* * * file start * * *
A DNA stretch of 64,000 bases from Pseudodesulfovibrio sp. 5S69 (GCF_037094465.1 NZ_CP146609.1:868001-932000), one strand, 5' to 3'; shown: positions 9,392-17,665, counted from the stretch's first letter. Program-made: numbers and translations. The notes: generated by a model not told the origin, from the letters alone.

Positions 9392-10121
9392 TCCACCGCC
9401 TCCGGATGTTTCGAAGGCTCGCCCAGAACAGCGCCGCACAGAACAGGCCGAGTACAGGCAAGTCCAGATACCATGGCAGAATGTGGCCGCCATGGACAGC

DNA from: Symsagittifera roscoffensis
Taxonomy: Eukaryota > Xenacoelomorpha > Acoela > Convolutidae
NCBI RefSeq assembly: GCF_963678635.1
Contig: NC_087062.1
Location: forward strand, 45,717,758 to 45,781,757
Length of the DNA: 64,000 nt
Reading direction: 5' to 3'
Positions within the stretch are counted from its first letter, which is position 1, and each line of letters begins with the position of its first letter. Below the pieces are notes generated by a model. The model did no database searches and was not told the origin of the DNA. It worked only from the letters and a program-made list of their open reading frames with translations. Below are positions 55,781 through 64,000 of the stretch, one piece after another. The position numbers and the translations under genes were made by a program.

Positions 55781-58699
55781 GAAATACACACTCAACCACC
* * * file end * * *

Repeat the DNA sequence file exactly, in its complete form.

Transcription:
A DNA stretch of 64,000 bases from Pseudodesulfovibrio sp. 5S69 (GCF_037094465.1 NZ_CP146609.1:868001-932000), one strand, 5' to 3'; shown: positions 9,392-17,665, counted from the stretch's first letter. Program-made: numbers and translations. The notes: generated by a model not told the origin, from the letters alone.

Positions 9392-10121
9392 TCCACCGCC
9401 TCCGGATGTTTCGAAGGCTCGCCCAGAACAGCGCCGCACAGAACAGGCCGAGTACAGGCAAGTCCAGATACCATGGCAGAATGTGGCCGCCATGGACAGC

DNA from: Symsagittifera roscoffensis
Taxonomy: Eukaryota > Xenacoelomorpha > Acoela > Convolutidae
NCBI RefSeq assembly: GCF_963678635.1
Contig: NC_087062.1
Location: forward strand, 45,717,758 to 45,781,757
Length of the DNA: 64,000 nt
Reading direction: 5' to 3'
Positions within the stretch are counted from its first letter, which is position 1, and each line of letters begins with the position of its first letter. Below the pieces are notes generated by a model. The model did no database searches and was not told the origin of the DNA. It worked only from the letters and a program-made list of their open reading frames with translations. Below are positions 55,781 through 64,000 of the stretch, one piece after another. The position numbers and the translations under genes were made by a program.

Positions 55781-58699
55781 GAAATACACACTCAACCACC